When I end up chasing creaks on bikes for customers I start by chasing the treads and facing the BB shell, that way the tourqe reading from the wrench is not from tight treads or a warped shell face (yes it makes a difference). Grease works like a champ, so does teflon tape, and anti seize. Don't forget to grease pedal spindle treads- that one always gets people. I am a huge fan of tourqe wrenches and manufacturers ratings, they have them for a reason and they always know if you are fibbing when you call trying to get help. So that's my thought on the matter. Good luck, Eric.

  11. #11
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    Quote Originally Posted by eSSq
    Is there a rationale for doing it that way, or is that just they way you learned to do it? I think I learned it the other way back in my LBS employee days. I'm not much of a wrench though, so I'm open to suggestions.
    My rationale goes back to the days of cup and cone type bottom brackets. Fixed cup first. Installed with a Campy fixed cup tool and then give the tool handle a nice whack with a rubber mallet to make sure it's on.

    There could be some thought about the fixed cup side being a left hand thread and if it's not tight could eventually lead to a loose cup as you pedal. Doesn't make much sense when you consider the force of the bearings on a cup, but many more times than not, when a customer came in with a loose, bb, it was the fixed cup that was loose.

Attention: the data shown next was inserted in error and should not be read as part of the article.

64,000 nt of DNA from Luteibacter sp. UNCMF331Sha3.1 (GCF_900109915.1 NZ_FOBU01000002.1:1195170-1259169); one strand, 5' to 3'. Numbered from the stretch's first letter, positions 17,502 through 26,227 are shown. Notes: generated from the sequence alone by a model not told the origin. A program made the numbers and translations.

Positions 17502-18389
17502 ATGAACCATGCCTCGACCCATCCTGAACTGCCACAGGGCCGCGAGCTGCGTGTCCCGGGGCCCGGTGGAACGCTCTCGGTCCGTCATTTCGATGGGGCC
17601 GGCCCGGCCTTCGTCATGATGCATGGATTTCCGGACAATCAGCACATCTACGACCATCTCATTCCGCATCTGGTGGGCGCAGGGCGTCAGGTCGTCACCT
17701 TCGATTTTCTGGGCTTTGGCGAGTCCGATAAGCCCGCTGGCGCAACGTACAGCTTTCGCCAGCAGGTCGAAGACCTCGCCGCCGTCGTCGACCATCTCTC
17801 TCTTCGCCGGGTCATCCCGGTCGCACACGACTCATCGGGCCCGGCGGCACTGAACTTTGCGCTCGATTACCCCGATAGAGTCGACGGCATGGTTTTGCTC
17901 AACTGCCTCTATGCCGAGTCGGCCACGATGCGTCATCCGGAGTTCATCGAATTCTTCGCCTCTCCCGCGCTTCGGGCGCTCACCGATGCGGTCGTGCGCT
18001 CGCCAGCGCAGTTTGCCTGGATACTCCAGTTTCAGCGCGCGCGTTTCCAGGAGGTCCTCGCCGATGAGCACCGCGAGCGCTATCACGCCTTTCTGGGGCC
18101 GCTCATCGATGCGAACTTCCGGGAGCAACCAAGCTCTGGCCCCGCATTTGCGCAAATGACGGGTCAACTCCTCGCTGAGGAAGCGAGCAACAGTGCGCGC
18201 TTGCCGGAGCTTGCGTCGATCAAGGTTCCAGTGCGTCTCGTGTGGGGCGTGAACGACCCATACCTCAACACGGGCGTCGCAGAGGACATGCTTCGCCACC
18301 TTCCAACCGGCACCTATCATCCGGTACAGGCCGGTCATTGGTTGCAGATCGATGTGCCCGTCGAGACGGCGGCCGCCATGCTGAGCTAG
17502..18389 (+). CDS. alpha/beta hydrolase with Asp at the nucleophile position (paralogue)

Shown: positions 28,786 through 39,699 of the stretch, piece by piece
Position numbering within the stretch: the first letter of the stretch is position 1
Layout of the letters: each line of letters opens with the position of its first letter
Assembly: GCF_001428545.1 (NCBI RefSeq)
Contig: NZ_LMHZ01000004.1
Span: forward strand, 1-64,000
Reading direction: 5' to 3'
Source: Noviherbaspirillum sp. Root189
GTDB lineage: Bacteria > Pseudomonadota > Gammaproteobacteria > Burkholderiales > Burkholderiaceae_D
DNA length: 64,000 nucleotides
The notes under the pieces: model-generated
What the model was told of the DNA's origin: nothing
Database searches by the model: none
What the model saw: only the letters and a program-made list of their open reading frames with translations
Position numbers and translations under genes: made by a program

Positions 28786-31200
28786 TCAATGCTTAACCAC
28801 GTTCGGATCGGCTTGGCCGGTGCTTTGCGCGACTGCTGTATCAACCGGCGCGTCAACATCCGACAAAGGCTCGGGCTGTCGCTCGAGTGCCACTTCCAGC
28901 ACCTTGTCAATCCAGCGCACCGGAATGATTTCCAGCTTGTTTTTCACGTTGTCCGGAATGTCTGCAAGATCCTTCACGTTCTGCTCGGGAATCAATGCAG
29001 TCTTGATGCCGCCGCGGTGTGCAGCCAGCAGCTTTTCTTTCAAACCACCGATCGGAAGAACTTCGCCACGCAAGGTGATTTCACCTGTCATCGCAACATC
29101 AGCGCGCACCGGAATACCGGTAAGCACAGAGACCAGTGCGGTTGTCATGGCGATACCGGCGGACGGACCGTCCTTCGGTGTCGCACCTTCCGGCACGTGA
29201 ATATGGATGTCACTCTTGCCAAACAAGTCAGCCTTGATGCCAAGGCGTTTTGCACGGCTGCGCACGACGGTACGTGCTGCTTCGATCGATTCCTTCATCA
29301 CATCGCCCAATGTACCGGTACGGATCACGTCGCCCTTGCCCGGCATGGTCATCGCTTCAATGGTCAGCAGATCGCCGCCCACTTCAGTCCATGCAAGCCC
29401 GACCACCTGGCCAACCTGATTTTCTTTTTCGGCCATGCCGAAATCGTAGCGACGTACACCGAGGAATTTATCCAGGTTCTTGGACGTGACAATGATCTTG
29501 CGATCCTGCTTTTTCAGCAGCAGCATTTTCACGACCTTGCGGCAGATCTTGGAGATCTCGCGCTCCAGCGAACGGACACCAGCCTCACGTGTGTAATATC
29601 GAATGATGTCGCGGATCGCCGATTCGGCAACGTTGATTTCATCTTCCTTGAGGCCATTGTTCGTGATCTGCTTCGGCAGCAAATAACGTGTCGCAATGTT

I just apply the old school fixed cup tightening to cartridge bb's as well. There's always more'n one way to skin a cat though.

  12. #12
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    Makes sense. I started working in a bike shop in 1994, when cartridge BB's were pretty much the norm.

    One last question: do you put any grease (or antiseize) on the inside of the fixed cup? I do.

  13. #13
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    Quote Originally Posted by eSSq
    Makes sense. I started working in a bike shop in 1994, when cartridge BB's were pretty much the norm.

    One last question: do you put any grease (or antiseize) on the inside of the fixed cup? I do.